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Rodney Down: Good news about whole milk, but DairyCo must seize the moment


Ask anybody which has more fat, an egg or whole milk, and you can pretty much guess the answer. But it looks like we have been misled with regards to our fat intake for about the last 30 years.

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Rodney Down, Somerset

Rodney Down farms with his wife Claire at Higher Wrantage Farm, Taunton, Somerset, with 125ha (307 acres) on a farm business tenancy and a further 323ha (800 acres) rented and contract farmed. He milks 300 holstein Friesians and runs 350 beef cattle and followers. The farm includes 180ha (445 acres) feed wheat and 61ha (150 acres) of maize. 

A report out this week suggests we should drink whole milk and have a balanced diet of natural foods. So DairyCo seize the moment please. I paid in £1,500 to this organisation and apparently it has a bigger budget than ever this year. Along with the latest Arla ‘Save the Cheese Sandwich’ campaign we could do at least something to help the consumption of dairy.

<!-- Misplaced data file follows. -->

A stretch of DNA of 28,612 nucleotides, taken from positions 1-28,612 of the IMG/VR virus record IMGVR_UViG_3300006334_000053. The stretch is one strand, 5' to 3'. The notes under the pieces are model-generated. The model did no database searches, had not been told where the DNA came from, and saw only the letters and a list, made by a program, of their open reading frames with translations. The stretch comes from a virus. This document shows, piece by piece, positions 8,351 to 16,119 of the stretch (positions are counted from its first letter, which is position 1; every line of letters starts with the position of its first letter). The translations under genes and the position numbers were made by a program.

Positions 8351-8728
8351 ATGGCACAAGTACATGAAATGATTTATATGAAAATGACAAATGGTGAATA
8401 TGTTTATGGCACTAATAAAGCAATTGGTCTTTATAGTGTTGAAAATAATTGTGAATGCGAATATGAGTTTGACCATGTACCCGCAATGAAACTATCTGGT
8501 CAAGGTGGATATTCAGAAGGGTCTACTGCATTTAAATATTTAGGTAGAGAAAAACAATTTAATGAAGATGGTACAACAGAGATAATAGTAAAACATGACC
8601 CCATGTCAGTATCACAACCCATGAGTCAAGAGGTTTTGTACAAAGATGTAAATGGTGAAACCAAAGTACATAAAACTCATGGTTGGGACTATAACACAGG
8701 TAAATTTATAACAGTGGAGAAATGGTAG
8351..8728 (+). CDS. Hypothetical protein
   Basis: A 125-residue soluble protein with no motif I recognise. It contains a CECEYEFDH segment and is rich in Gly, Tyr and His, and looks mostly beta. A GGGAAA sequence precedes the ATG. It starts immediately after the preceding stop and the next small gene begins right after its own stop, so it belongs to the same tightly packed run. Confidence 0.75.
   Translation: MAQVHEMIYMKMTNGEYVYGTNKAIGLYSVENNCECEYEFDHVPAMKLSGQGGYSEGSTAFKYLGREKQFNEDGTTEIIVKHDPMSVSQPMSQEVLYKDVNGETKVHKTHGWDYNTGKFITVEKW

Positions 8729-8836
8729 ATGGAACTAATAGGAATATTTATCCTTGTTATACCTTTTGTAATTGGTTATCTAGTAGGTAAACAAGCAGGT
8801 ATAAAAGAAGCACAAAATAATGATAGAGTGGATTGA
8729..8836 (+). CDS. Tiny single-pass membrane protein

It is needed as we are producing more fat and protein than ever from our cows. The missing ingredient seems to be sugar beet nuts. We have included these in the ration on top of our normal energy concentrates (wheat) and it seems to have done the trick. Fats are over 4.25 per cent and proteins more than 3.45 per cent. We are a litre per head behind where we would normally be at this time of year but I can live with that.


On the milk marketing front we are still supplying our co-op but are reviewing the situation monthly. Have prices turned the corner? If so, I think it may be a long corner. As a fellow dairy farmer told me, I have been sat on the fence for so long it must be getting painful with the risk of a splinter.


I am sure the whole issue will slip to the back of my mind with the spring workload fast approaching. Our soil is surpisingly wet, stopping the last of the black-grass sprays and early nitrogen on second wheats. This year will see us move to liquid fertiliser so I anticipate quite a few hours sat on the sprayer. Logistically we should be better off with someone running with a spray bowser thus not tying up a loader tractor which is always busy feeding.


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